Political tension and water rights disputes are not limited to Eurasia. While the Great Lakes are a large source of freshwater in North America, their resources are not available to everyone. The Great Lakes-St. Lawrence River Basin Water Resources Compact, signed into law in 2008 by the states and provinces bordering the lakes, protects the lakes from most withdrawals or diversions that will not return water to the system. Until recently, permits for water use were generally restricted to applicants within the Great Lakes basin. In 2016, a permit was approved for Waukesha, Wisconsin, which sits partly outside of the basin, to switch from using radium-polluted deep wells to diverted lake water. This diversion will convert the city to lake water supply in 2023, with wastewater returning to the lake via the Root River. However, this new precedent has led to additional water use applications and increased fears that waters from the Great Lakes might be diverted to regions even farther away.
VI. The Security Implications Arising from Water Scarcity
Today, the populations of cities and states alike are maintained by technology that is both unsustainable and impractical from a resources standpoint. Still, the unsustainable use of water continues to be taken for granted. As populations increasingly encounter realities of water scarcity, there will be a resurgence of pre-industrial age uncertainty. At the same time, societies will revert to an ability to affect, hold at risk, and even control populations through water and critical resources. While this reversion seems primitive, it will become increasingly likely under this new security context.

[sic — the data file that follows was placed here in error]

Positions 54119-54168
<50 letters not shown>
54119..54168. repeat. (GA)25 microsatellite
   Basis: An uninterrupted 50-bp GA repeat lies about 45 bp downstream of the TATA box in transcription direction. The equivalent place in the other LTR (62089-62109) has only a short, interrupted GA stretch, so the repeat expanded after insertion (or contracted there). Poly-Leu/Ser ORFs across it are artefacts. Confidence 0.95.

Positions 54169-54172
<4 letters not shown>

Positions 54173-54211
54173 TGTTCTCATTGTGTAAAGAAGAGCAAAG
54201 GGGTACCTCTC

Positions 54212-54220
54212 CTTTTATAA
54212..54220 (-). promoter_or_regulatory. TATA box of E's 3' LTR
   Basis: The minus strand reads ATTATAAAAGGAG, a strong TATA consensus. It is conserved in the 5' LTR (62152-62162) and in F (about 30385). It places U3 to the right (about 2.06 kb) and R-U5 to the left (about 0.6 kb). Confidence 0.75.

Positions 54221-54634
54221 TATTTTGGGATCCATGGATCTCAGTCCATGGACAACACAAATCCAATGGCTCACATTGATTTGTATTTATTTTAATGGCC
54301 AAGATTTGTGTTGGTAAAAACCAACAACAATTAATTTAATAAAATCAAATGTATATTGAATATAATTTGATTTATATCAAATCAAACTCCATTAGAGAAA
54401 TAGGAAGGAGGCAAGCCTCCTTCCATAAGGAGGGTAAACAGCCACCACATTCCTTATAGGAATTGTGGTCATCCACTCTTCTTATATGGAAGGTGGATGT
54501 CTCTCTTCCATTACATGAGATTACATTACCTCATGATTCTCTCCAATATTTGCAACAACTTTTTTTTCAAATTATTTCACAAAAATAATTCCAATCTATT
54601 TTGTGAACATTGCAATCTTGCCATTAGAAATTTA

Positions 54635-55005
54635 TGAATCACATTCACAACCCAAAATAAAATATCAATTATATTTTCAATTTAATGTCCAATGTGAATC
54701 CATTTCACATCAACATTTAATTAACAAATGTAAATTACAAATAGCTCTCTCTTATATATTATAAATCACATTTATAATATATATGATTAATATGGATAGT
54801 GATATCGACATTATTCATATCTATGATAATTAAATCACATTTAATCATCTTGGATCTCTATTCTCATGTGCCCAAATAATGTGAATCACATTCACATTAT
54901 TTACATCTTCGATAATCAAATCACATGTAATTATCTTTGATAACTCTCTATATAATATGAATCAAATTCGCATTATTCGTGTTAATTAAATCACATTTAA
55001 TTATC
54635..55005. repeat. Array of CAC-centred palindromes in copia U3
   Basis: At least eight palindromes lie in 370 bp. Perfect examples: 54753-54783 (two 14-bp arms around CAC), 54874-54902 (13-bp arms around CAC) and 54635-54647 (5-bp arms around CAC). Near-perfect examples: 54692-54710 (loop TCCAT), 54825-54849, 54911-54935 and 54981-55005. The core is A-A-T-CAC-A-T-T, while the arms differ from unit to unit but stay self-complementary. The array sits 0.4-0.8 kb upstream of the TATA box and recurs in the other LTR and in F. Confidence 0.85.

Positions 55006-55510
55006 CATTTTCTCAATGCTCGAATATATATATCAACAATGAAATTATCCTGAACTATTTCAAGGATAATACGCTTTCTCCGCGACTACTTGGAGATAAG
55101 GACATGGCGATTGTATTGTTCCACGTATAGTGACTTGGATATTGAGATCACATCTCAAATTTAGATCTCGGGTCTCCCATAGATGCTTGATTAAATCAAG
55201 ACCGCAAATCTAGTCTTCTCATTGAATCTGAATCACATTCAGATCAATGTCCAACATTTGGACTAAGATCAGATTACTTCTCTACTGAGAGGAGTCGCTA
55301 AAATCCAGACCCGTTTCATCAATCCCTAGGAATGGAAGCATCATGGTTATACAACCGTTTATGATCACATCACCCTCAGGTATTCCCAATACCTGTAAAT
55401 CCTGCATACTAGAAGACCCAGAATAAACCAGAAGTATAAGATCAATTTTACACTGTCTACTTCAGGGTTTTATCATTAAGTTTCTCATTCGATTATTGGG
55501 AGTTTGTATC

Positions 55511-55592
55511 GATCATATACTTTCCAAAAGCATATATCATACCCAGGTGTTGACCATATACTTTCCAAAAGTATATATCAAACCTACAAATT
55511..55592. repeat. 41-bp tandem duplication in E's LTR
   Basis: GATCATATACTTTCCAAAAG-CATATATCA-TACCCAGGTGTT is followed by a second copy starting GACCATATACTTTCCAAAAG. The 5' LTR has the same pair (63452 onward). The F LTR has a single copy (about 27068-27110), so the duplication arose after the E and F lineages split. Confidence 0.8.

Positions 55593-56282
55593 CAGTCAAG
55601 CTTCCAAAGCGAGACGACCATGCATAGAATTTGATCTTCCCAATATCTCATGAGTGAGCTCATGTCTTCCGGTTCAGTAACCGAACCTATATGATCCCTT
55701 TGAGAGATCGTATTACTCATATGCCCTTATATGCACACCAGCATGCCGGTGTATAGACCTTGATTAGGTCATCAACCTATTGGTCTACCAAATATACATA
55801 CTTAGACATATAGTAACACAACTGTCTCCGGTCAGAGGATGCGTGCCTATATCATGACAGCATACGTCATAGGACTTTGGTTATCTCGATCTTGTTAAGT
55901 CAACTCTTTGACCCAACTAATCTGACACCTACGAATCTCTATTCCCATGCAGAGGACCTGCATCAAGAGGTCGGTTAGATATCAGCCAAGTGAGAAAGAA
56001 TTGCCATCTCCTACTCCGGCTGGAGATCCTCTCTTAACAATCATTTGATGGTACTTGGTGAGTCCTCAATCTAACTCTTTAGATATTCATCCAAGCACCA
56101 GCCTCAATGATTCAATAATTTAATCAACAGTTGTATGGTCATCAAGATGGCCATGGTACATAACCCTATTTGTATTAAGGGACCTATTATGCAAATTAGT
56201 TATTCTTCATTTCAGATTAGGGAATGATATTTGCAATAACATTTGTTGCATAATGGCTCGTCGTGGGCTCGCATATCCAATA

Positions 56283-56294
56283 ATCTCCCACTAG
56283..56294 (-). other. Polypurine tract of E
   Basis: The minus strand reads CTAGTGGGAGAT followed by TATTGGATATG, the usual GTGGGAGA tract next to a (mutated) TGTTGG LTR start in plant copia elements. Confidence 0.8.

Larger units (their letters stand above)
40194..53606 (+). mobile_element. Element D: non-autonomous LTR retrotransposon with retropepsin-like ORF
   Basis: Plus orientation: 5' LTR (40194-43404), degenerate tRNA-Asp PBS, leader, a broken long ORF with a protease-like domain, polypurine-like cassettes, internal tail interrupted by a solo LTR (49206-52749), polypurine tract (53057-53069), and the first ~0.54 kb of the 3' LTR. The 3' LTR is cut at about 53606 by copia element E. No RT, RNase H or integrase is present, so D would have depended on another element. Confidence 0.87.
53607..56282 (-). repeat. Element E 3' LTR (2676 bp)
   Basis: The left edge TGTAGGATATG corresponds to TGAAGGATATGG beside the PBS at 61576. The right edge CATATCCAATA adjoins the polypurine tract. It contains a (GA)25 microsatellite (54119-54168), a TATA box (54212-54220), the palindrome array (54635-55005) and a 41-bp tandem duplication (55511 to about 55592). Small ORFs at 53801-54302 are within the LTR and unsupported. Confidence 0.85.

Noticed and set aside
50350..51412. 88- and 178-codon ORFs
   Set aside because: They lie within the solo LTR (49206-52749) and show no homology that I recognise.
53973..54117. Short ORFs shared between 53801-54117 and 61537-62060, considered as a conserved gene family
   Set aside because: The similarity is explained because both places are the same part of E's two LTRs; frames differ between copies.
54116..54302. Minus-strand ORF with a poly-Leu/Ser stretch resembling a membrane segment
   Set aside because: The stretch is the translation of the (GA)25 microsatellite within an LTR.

Regardless of the degree of technology possessed, and irrespective of who owns it, control over water can be a decisive factor in security or defense scenarios, whether by a military knockout (hard power) or a diplomatic campaign (soft power). A knockout blow to an adversary is the most desirable outcome of a well-organized military campaign. Professor Lawrence Freedman, King’s College London, notes that aggressors have always gambled on knockouts: “A first battle catching the enemy by surprise and inflicting a blow from which there could be no recovery could help avoid a long war. This was the ‘allure of battle’ that led to states gambling on aggression. Few states knowingly entered into an attritional long war.” For example: by poisoning a well before a siege, in the absence of other military advantages, an aggressor could feasibly secure critical objectives, or even victory, within days as humans can only go without water for a few days.
However, when a knockout was unsuccessful, and campaigns lingered, an expectation remained that decisive battles could still be achieved. If decisive battles did not lead to cessation of conflict directly, they could then lead to the inevitable end of conflict or capitulation: “If the enemy proved to be resilient, then over time non-military factors would become progressively more important.” These longer campaigns, for example, could be swiftly ended by removing water resources. Such tactics were used during the Albigensian Crusade, resulting in the fall of Carcassonne less than two weeks after the water supply was cut-off. An inability to find clean water lengthened the duration of Napoleon’s campaign in Egypt. Napoleon’s men did not know how to find water in the desert of North Africa which forced reliance on well water from native settlements. Such conditions led to a rise in plague and typhus among the troops and significantly affected the French strategy in Syria. Later during Napoleon’s Russian campaign, it is estimated that his soldiers suffered “[b]ecause of poor supplies of water . . . . [T]he putrid water from holes filled with dead people and cattle brought everyone close to death; and eye pains, fatigue, and thirst, and hunger tormented everybody.” The spread of disease represents an unintentional effect of water availability on a military campaign.